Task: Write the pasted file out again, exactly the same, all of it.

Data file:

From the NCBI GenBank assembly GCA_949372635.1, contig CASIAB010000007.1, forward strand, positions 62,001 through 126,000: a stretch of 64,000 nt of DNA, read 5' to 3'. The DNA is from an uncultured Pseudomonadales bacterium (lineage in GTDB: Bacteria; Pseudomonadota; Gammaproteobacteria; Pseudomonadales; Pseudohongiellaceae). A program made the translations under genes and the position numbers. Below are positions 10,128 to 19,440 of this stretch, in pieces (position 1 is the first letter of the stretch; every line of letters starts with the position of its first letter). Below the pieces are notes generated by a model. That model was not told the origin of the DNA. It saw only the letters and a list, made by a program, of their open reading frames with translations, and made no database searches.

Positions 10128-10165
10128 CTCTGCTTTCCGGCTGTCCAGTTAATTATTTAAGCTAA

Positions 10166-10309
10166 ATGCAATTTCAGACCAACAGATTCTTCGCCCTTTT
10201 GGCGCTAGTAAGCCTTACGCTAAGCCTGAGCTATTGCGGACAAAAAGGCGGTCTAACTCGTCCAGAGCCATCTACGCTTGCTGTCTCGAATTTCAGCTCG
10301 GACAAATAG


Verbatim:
From the NCBI GenBank assembly GCA_949372635.1, contig CASIAB010000007.1, forward strand, positions 62,001 through 126,000: a stretch of 64,000 nt of DNA, read 5' to 3'. The DNA is from an uncultured Pseudomonadales bacterium (lineage in GTDB: Bacteria; Pseudomonadota; Gammaproteobacteria; Pseudomonadales; Pseudohongiellaceae). A program made the translations under genes and the position numbers. Below are positions 10,128 to 19,440 of this stretch, in pieces (position 1 is the first letter of the stretch; every line of letters starts with the position of its first letter). Below the pieces are notes generated by a model. That model was not told the origin of the DNA. It saw only the letters and a list, made by a program, of their open reading frames with translations, and made no database searches.

Positions 10128-10165
10128 CTCTGCTTTCCGGCTGTCCAGTTAATTATTTAAGCTAA

Positions 10166-10309
10166 ATGCAATTTCAGACCAACAGATTCTTCGCCCTTTT
10201 GGCGCTAGTAAGCCTTACGCTAAGCCTGAGCTATTGCGGACAAAAAGGCGGTCTAACTCGTCCAGAGCCATCTACGCTTGCTGTCTCGAATTTCAGCTCG
10301 GACAAATAG